Correction: An earlier version of this story incorrectly said sales taxes on meals and hotels in Alexandria would rise under the city manager's proposed fiscal 2014 budget. The city manager said an increase in tax revenue is forecasted. This version has been corrected.

Alexandria homeowners and businesses would see increases in property taxes and cuts in services under a budget proposed Tuesday that also would increase spending by 6.6 percent.

City Manager Rashad Young, in presenting the $626.6 million budget, said a projected shortfall of $31 million, elected leaders’ requests for new revenue to pay for capital costs and uncertainty in the coming fiscal year required the city to boost the taxes on an average piece of residential land by $385 and on commercial property by $5,305. He proposed additional fees on vehicle registrations, parking and hotel stays.

Young pointed out that the city is facing its sixth straight year of economic hardship.

“I’m very sensitive to the slow recovery,” Young said. “We don’t know what the impact of sequestration will be. . . . This is about a balanced approach and a shared sacrifice. I’m not overjoyed at recommending a tax-rate increase and fee increase, but it does address the challenges we face.”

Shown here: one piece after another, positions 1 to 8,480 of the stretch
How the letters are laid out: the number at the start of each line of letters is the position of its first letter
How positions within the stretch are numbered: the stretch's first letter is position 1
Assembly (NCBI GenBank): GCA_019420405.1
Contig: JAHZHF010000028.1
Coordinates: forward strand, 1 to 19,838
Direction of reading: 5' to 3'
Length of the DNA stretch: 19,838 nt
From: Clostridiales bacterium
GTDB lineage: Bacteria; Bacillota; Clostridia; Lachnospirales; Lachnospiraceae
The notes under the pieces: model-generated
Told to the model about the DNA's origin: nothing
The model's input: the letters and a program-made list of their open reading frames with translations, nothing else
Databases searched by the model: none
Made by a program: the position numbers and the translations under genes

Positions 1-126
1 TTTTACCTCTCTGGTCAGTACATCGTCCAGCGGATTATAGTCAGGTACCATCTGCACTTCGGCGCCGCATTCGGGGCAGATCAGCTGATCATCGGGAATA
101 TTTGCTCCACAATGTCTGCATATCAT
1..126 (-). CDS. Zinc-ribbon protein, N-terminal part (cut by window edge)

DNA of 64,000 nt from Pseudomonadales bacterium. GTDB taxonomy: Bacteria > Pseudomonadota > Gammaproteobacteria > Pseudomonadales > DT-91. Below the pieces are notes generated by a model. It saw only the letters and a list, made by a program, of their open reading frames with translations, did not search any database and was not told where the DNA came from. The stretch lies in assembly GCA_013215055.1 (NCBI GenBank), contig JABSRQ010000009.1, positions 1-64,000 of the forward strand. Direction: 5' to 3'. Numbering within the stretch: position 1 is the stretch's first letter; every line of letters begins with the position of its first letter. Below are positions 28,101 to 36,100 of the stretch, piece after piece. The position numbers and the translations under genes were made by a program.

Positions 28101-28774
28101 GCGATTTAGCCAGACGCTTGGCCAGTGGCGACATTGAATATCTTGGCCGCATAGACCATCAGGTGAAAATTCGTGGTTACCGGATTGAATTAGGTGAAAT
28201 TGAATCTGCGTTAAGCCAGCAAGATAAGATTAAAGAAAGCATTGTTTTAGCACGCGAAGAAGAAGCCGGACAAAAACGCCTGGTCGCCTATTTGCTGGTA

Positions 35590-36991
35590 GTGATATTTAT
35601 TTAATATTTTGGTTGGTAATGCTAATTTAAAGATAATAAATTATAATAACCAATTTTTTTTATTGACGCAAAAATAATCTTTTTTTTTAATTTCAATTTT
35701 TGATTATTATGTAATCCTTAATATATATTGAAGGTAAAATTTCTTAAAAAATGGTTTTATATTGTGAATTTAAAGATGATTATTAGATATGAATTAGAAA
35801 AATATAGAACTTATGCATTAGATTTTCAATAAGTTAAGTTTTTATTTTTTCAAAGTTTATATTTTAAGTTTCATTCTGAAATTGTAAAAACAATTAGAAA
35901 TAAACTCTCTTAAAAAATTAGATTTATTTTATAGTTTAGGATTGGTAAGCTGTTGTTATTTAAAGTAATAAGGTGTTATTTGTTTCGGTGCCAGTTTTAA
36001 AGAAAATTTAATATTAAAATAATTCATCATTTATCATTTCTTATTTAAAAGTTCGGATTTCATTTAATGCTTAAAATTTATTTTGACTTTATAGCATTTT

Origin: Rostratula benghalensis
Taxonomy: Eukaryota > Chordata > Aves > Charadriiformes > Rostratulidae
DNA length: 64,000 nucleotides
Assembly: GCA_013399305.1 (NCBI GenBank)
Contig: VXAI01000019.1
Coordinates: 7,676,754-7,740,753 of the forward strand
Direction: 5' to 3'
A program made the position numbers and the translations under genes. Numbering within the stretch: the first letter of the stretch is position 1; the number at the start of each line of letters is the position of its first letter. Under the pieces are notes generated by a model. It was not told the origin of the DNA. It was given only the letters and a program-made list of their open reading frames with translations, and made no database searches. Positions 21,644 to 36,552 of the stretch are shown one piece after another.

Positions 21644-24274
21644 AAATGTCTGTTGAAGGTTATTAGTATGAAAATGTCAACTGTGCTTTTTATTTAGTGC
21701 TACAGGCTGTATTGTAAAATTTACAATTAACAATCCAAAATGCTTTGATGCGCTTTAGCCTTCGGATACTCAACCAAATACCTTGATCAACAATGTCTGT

Under Young’s proposal, residential property owners would see the current tax rate of 99.8 cents per $100 of assessed value rise to $1.053. An average residence, whose assessment rose 2.7 percent this year, would see its tax bill increase from $4,571 to $4,956. Commercial property owners, who saw assessments rise 4.15 percent this year, would see their average taxes go up from $53,643 to $58,948.

Rashad Young. (Joseph Victor Stefanchik/The Washington Post)

If your car or truck is worth more than $18,000, your motor vehicle tax may be going up, too. If you park in Alexandria, parking fees are likely to increase 20 to 25 percent in the eight city-managed parking garages, and parking meters would have to be fed an additional two hours, until 9 p.m.

Fees for fire permits and inspections, marinas and developers would rise. Tobacco taxes would go up, too, meaning smokers would pay an additional 10 cents a pack. Garbage service costs for commercial taxpayers would go up; fees for homeowners would drop slightly.

The manager’s proposal, which now goes to the City Council for two months of work before a May 6 vote, would cut city expenses by $13.8 million by eliminating 14 jobs and leaving another 14 unfilled. The 2,500-plus employees who remain would have to pay higher health-care costs. Their pension costs would also go up, and city workers would not be able to cash in unused sick leave. They would, however, be eligible for a pay raise that averages 3.1 percent.

Hours at the city’s recreation centers and libraries could change, and Warwick Pool, which needs $511,000 in repairs on top of its $92,000 annual operating cost, would be permanently closed.

Most of the money that the tax increases would raise would go to the public schools, capital improvements such as sewers, and transit expansion. While Young advised against starting a much-discussed Arlandria-Del Ray shuttle system, which would cost $700,000, he advocated the expansion of the local bus fleet and putting another $600,000 next year into Capital Bikeshare.